The Beer Pong King, with a microphone peeking from his front pocket, ascends to his throne - otherwise known as the DJ booth at the Union in Roseville, Calif. Below he sees four long tables stacked with red plastic party cups, a crowd of 20 thirsty teams vying for a $100 purse, and wayward pingpong balls popping around the floor like bacon splatter.
"Welcome to Tuesday night beer pong at the Union," said his royal highness, his microphone now live. "If you're here for beer pong, come see me at the DJ booth. And we've got $5 pitchers all night. Anyone looking for a partner?"
How cool it would be to sign bar tabs simply as "Beer Pong King"? But for that he uses his real name: Hector Rivera. He's 30 years old, living fit and single not far from the Union, a popular hangout for those recently of drinking age in Roseville.
Rivera looks a little like the comedian Pablo Francisco, but beer pong is no laughing matter for the young entrepreneur. It's the gas in his Acura TL, the roof over his Roseville home, the Burberry watch on his wrist.
Beer pong is Rivera's full-time job, where punching a clock means promoting and organizing tournaments, obsessing over a "Beer Pong King" documentary and pitching high-powered reality TV show producers.
Beer pong, after all, has emerged from its party game origins with plastic cups to high-stakes $50,000 tournaments, official merchandise and music videos. Rivera's mission: to get some of that money.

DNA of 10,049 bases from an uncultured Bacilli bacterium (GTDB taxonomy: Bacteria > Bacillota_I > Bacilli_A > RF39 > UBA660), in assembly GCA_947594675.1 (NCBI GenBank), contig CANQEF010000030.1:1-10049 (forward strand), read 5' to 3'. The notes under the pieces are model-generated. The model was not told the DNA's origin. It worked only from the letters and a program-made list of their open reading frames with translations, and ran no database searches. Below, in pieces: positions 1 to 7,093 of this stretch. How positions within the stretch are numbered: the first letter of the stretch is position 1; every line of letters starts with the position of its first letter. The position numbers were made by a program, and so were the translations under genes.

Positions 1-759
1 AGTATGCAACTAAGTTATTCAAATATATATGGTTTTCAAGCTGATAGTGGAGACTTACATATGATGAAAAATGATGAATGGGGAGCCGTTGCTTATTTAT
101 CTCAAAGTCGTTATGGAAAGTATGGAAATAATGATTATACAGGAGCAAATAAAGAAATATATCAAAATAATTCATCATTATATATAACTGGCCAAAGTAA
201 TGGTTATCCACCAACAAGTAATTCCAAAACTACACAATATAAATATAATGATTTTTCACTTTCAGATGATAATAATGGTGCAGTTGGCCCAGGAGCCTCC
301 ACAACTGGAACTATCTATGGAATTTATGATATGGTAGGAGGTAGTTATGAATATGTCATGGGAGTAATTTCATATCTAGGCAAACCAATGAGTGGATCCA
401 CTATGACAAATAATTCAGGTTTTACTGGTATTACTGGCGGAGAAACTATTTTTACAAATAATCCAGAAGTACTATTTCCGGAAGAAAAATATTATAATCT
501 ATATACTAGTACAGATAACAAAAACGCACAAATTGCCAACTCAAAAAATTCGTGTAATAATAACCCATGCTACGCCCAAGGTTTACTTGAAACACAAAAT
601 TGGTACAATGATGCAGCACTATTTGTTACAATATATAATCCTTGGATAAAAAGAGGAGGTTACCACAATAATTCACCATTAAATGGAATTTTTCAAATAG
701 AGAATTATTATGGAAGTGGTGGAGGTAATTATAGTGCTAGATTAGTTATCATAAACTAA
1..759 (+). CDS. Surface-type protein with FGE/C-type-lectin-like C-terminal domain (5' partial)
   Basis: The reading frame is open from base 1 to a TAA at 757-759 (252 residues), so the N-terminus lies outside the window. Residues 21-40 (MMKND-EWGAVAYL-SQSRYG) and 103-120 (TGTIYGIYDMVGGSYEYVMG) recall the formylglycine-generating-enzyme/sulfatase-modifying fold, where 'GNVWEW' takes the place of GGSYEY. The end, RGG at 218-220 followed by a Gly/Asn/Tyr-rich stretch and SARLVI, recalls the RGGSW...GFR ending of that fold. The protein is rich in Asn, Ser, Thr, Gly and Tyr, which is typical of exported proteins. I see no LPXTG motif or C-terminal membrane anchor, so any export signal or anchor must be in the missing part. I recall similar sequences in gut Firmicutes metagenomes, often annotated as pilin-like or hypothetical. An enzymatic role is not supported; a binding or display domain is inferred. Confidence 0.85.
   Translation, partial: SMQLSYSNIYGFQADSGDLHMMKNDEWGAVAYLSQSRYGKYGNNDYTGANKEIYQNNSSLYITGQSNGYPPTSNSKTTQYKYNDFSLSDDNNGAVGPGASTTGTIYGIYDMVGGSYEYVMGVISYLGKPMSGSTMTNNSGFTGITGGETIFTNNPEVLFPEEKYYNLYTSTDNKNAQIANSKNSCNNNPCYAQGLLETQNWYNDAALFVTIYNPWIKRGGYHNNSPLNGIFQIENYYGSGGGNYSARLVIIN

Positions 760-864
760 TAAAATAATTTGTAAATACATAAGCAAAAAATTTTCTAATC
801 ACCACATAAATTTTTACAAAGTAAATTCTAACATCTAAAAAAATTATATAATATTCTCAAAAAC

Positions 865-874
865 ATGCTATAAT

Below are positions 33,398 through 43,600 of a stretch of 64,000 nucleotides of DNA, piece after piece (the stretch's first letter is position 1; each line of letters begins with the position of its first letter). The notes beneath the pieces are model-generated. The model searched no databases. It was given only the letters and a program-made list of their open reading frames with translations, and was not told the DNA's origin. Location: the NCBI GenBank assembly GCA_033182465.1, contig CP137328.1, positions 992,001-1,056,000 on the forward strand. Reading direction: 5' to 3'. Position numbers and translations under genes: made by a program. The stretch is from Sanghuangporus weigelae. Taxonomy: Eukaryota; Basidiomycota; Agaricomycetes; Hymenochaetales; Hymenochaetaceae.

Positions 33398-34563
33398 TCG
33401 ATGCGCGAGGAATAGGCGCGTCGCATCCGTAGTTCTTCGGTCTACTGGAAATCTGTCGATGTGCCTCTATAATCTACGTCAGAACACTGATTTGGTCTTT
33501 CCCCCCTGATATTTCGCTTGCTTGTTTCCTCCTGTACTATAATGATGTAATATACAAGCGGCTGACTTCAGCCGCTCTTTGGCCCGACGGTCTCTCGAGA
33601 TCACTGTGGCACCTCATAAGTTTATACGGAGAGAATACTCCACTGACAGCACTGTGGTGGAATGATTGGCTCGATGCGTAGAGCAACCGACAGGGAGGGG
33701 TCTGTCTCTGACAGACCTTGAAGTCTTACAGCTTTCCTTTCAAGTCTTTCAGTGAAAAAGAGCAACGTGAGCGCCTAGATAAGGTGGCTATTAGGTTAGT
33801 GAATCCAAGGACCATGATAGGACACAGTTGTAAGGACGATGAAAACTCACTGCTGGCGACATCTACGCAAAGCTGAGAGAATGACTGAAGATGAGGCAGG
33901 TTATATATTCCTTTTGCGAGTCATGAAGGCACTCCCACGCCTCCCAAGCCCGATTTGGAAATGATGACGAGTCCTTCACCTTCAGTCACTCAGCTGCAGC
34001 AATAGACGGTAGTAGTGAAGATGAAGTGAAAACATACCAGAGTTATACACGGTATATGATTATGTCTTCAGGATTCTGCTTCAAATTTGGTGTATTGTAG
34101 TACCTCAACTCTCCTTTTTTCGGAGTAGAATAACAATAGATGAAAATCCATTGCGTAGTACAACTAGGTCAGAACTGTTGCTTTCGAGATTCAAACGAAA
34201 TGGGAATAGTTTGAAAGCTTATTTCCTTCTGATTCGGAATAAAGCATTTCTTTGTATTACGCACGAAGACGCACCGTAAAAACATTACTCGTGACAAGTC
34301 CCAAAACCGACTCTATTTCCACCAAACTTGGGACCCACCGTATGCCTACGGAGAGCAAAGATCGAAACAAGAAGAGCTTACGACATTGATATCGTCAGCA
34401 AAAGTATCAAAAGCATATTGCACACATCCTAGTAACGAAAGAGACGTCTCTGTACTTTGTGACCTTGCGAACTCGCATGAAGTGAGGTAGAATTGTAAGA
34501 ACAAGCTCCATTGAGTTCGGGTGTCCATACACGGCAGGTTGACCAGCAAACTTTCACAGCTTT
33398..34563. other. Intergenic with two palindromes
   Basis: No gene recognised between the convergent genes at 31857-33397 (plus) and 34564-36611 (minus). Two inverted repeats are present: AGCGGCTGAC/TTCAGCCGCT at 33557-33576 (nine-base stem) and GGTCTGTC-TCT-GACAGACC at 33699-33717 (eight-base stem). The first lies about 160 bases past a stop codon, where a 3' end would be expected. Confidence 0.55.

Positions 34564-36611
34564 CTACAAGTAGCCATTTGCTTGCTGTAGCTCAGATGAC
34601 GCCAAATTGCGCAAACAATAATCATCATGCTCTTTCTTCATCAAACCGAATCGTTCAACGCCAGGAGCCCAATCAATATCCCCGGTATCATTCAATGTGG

The Beer Pong King isn't so much a feared competitor as a CEO type with PowerPoint presentations about this party game's commercial potential. He aims to build a beer pong empire, to transform this time-honored party game into a lifestyle and a profitable bit of pop culture.
This might sound like crazy talk, but Rivera is banking on a beer pong bonanza, either through a "Pong Kings" reality TV show, his documentary, mass merchandising beer pong equipment - or, preferably, all of the above.
"You've seen the pictures of Justin Bieber playing beer pong, right? said Rivera, who often speaks with an unmodulated confidence, like life is one giant pitch meeting. "Beer pong is ready to explode. I'm trying to find someone who does it better than me. I'm not only keeping up but I'm setting the trends."
The life of beer pong royalty sounds charmed, like a forever fraternity party or someone who plays co-ed softball for a living. The perks have been plenty: hanging with hip-hop stars and a Playboy Playmate; rubbing elbows at the beer pong table with Sacramento Kings players and actor Tommy Davidson; no early-morning alarm signaling it's time to rush to the cubicle.
Before Rivera crowned himself the Beer Pong King, hip-hop was his hustle. Rivera, a graduate of Roseville High School, started promoting concerts at age 19, working with the rap stars Too $hort and E-40. He also held a couple of average-Joe side jobs, including managing a company that provides maintenance services for apartment buildings.
But, as it did for many of us, the year 2008 fizzled like the last bit of foam in a keg. Rivera was laid off from two jobs when the Great Recession hit and meanwhile felt burned out from promoting rap shows.
Then, it all came to him ... beer pong. Bingo!
He remembered the days of hanging with friends in Tempe, Ariz., home of Arizona State University, and seeing how much the college kids loved playing beer pong. Rivera listened to his intuitions as a promoter, noting how unorganized the typical college beer pong tournament was run. He would do better.
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